Alan: Sure. I have a bunch of them. We can probably do a whole; I’m a small business operator and a new cannabis business I have a partner. At 420 Investor I work by myself so I’m a one and a half person firm and so there’s a whole bunch of small business tools that I could talk about but instead I’m going to tell you one that I find extremely helpful and that’s LinkedIn and a lot of people don’t use it and I’m not sure why but I have created; I started this in late 2013. It’s a LinkedIn group called Cannabis Investors and Entrepreneurs and we have about 4,100 people now; a little bit over that and it’s just a great way to connect with people and I have found if I need to reach somebody in the industry and I don’t know them LinkedIn is very helpful at me getting to those people.
Matthew: Good point. I think for me anyway I see LinkedIn and I see it’s a vast network there’s a lot going on but I don’t really leverage it like I should so point well taken there. Alan as we close how can listeners learn more about 420 Investor and New Cannabis Ventures?
Alan: Yep and we didn’t even talk about New Cannabis Ventures much but I’ll give it a two liner in just a moment but 420 Investor which is a subscription based online community that’s www.420investor.com. Pretty easy to remember and for those that are kind of not so deep into it that they want daily or 24 x 7 information I also offer a newsletter that’s a monthly summary but even within the service we have people that seem to live on the site and they’re there all the time which I appreciate it keeps it fun and we have other people that just like; I send a really good weekly summary as well. So that’s half my life and then the other half is New Cannabis Ventures and New Cannabis Ventures is kind of my attempt to connect the private cannabis industry with investors and it’s a B to B content platform aggregate so in other words like when you do an interview I will summarize it, include a link so the people can listen to it, and they can hopefully decide they want to listen to it but for our clients it’s really a platform to help them connect better with our subscribers or our readers I should call them which number about 30,000 uniques per months.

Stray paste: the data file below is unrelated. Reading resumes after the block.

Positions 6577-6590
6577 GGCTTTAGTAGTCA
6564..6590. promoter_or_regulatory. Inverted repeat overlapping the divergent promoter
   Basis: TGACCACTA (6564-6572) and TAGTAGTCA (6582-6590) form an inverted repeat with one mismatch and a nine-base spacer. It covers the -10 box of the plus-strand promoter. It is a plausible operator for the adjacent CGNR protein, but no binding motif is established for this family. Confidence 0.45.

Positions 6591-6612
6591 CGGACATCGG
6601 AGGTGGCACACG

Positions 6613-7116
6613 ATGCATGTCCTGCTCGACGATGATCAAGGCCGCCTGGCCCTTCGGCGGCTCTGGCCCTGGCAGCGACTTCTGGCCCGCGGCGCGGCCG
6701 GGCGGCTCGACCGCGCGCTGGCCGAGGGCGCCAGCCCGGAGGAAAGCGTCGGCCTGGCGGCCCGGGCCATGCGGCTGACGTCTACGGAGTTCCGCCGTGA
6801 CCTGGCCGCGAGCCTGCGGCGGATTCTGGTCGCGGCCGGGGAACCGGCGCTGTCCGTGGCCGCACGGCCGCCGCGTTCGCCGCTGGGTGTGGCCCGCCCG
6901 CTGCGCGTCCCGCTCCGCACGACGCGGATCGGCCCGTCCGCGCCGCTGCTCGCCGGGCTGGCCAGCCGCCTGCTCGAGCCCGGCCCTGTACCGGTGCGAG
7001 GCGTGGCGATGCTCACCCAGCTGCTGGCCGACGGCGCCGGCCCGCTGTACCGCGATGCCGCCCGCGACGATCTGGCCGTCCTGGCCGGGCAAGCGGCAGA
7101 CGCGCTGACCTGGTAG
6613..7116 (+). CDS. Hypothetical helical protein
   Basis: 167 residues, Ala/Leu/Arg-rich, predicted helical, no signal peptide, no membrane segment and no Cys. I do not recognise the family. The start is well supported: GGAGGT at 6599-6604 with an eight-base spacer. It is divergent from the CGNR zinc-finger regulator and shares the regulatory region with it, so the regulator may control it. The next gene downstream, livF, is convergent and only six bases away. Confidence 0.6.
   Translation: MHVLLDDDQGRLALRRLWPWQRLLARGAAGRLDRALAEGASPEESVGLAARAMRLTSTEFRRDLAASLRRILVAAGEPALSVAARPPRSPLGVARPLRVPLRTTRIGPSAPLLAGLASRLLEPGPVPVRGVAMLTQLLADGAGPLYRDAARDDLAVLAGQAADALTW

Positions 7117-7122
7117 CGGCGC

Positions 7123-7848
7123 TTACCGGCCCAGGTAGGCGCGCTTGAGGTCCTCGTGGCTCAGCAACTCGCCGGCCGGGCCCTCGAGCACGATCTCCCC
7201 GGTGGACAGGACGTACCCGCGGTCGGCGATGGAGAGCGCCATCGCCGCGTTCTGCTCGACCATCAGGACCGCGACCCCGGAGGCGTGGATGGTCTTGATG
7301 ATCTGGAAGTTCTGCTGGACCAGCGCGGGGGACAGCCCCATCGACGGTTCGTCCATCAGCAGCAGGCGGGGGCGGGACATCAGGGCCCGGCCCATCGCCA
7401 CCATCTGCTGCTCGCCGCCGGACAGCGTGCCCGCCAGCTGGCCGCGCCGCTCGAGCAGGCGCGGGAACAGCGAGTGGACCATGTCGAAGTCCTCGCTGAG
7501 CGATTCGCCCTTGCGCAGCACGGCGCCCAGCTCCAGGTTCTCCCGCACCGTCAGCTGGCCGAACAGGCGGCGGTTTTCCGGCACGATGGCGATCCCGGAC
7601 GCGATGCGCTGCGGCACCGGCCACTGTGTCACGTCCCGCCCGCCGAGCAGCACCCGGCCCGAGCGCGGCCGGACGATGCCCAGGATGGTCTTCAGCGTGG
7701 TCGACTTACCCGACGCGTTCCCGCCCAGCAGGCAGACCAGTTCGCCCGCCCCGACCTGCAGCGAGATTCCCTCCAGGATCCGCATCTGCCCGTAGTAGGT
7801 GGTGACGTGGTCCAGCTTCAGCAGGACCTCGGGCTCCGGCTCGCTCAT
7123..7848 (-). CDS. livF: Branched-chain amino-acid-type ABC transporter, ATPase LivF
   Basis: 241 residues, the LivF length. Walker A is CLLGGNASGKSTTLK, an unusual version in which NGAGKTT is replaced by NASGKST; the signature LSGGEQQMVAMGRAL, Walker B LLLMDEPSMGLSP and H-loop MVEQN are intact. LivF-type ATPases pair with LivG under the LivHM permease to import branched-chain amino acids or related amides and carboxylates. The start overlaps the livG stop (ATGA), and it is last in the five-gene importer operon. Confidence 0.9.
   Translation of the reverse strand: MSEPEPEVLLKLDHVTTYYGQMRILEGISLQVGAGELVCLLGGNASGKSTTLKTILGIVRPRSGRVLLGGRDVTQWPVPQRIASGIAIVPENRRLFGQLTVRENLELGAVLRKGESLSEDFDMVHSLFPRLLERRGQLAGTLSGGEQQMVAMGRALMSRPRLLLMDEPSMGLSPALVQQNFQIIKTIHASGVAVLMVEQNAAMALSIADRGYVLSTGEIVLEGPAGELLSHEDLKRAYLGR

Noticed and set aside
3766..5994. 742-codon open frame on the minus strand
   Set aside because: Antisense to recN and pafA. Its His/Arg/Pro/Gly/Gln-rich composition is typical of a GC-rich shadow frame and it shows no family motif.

Alan: Or we have a newsletter that goes with that also so that’s easy and it’s free. www.newcannabisventures.com.
Matthew: Great. Well Alan thanks so much for coming on CannaInsider and educating us about the cannabis investment eco system. It’s always interesting to see how it’s evolving and next time you come on I’m sure it will evolve quite a bit more.
Alan: I sure hope Matt because between this time and the last time it hasn’t quite evolved as much as I had hoped but next time hopefully.
Matthew: Well at least we’ve got something going on north of the border to talk about.
Alan: Exactly. Alright thanks so much.
Matthew: Take care Alan.
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[1:30] – How has cannabis investing changed over the last couple of years
[4:37] – Alan talks about his background in cannabis investing
[6:31] – Alan explains what a CFA is
[7:37] – Is there room in everybody’s portfolio for cannabis stocks
[11:42] – Alan talks about the quality of OTC stocks
[15:15] – Alan discusses the fundamentals
[16:39] – Alan talks about Canadian stocks
[23:53] – Alan discusses the state of MassRoots and other companies
[31:11] – Alan talks about big institutional investors
[33:37] – Matt challenges Alan to pick one stock to invest in
[37:55] – Alan’s book recommendation
[39:24] – Alan’s tool he uses on a daily basis that is crucial to his work life
[40:41] – 420 Investor contact details
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Important Update:What are the five trends that will disrupt the cannabis market in the next five years?
Find out with your free guide at: http://www.cannainsider.com/trends